Instead of going to college after his accident, James designed a program for his own education. He concentrated on reading books from one country and then from another. James gradually moved form reading to writing. James was first paid for his writing in his mid-twenties when he published articles in Wallace's Farmer.
Hearst's distinguished 34-year career as a professor of Creative Writing began in 1941 when Dr. H. W. Reninger, Head of the English Department at the Iowa State Teachers College, invited James to teach creative writing classes for the college.
James was 43 when he married Carmelita Claderwood. They first met at a party in high school and became acquainted again in Iowa City where she was working as a nurse. Five years after they married, she was diagnosed with cancer. She lived for another two years. Meryl Norton was a very good friend of Carmelita Calderwood Hearst. After Carmelita's death, James and Meryl corresponded regularly. James often said he courted Meryl through correspondence. They were married in 1953.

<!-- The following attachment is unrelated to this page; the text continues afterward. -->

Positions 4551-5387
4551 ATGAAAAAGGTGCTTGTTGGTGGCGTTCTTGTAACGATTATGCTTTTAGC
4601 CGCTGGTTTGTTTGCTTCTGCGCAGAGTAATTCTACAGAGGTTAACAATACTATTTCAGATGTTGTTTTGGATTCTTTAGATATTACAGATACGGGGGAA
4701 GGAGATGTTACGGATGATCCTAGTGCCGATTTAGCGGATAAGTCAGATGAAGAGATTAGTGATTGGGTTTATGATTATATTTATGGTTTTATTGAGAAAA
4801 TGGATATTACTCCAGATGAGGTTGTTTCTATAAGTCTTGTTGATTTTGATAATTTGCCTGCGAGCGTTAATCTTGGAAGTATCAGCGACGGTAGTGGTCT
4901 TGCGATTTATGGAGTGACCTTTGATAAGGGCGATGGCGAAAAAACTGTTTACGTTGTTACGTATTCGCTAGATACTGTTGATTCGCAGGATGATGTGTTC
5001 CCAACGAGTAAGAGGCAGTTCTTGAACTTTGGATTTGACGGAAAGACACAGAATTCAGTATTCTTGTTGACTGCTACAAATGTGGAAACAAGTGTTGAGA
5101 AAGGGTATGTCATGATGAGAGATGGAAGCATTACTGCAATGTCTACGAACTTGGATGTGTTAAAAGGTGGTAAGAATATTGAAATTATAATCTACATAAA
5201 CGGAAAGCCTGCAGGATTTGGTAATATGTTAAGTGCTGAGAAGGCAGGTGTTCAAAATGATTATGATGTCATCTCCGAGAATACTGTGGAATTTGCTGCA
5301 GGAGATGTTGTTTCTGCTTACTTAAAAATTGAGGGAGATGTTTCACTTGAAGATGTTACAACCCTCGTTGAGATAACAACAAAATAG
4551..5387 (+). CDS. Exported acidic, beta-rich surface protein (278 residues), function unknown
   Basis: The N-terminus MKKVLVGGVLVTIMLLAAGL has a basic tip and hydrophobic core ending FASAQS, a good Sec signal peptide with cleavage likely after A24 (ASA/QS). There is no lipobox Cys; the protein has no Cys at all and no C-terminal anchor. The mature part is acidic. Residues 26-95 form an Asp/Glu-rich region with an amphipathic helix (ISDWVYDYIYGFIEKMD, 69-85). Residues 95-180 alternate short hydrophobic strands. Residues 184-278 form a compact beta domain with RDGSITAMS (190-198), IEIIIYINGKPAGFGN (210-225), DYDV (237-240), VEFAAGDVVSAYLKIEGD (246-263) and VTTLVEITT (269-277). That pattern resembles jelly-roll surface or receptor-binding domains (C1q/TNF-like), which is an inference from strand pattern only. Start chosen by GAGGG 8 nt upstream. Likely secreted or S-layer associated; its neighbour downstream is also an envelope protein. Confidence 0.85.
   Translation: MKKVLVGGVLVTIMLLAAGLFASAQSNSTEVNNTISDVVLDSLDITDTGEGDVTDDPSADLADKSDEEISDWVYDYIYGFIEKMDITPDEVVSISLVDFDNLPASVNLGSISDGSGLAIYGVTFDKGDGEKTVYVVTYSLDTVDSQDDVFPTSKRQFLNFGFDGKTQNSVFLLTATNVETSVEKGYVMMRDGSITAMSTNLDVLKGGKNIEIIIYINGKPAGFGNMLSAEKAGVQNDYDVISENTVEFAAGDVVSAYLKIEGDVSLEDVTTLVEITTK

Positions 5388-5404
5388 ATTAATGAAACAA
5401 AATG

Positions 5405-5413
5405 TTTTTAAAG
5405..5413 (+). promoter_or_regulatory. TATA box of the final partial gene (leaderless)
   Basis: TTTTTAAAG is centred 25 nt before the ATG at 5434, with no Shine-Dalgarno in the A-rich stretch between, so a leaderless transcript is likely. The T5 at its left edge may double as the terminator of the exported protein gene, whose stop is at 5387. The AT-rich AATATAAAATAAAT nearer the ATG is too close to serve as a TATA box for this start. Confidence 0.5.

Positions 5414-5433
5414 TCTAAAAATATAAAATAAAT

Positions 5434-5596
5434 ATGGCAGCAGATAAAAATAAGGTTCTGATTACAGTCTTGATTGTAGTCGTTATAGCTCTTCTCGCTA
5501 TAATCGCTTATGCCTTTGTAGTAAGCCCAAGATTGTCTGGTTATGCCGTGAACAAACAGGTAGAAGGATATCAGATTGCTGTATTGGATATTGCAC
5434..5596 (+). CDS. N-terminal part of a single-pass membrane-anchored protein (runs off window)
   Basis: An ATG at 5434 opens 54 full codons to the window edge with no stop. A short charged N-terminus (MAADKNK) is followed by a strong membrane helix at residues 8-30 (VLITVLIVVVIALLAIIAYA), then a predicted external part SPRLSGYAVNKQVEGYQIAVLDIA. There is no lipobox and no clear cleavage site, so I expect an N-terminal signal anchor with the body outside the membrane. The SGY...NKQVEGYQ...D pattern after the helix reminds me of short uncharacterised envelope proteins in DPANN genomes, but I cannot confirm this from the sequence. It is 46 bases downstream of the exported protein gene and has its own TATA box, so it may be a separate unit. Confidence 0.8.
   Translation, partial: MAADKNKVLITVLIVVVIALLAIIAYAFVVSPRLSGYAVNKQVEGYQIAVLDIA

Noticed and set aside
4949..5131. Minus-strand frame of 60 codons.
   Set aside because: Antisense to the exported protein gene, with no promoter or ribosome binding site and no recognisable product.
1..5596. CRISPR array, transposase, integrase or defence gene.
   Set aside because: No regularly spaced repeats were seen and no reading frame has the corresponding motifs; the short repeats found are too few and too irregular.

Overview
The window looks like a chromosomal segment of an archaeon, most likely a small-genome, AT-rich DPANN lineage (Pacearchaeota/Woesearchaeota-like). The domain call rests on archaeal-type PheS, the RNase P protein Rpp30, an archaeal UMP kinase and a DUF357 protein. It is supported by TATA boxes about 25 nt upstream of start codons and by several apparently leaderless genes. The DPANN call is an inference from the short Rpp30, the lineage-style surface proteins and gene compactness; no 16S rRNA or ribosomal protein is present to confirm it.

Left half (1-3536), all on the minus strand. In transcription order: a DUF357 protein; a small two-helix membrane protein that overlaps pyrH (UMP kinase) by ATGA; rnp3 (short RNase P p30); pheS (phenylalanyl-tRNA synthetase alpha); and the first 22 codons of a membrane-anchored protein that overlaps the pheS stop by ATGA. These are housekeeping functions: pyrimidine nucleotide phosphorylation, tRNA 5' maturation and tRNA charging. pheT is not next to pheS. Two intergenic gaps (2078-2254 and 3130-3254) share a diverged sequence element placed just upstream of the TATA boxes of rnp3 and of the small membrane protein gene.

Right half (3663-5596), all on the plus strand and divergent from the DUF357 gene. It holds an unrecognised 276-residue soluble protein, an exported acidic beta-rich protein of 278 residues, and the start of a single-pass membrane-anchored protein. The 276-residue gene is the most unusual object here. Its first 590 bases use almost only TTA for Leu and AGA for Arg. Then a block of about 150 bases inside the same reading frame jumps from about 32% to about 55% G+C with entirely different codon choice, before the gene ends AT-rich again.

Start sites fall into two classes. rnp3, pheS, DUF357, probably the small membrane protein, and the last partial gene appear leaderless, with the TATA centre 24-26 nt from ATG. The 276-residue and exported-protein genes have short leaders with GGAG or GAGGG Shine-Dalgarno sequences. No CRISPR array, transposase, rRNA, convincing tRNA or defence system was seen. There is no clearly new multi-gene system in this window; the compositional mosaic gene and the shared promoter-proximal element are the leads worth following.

In 1963, James was invited to be the poet-in-residence at the Aspen, Colorado Summer Arts and Performance Festival. He returned to Aspen each summer for 13 years. In 1975, the University of Northern Iowa conferred an honorary degree of Doctor of Literature on Hearst. In November 1981, a Tribute to James Hearst was presented on the University campus. In 1982, Iowa's Governor, Robert D. Ray, presented James with the State of Iowa Arts/Humanities/Aging Honor of outstanding Service.
James published more than 600 poems during his lifetime. These poems present a realistic picture of life on an Iowa farm. He wrote 12 books of poetry, several books of prose, and an autobiography. His work appeared in hundreds of periodicals including the New York Times, Saturday Evening Post, and Ladies Home Journal. James Hearst died in 1983. His poetry continues to be published and his legacy lives on.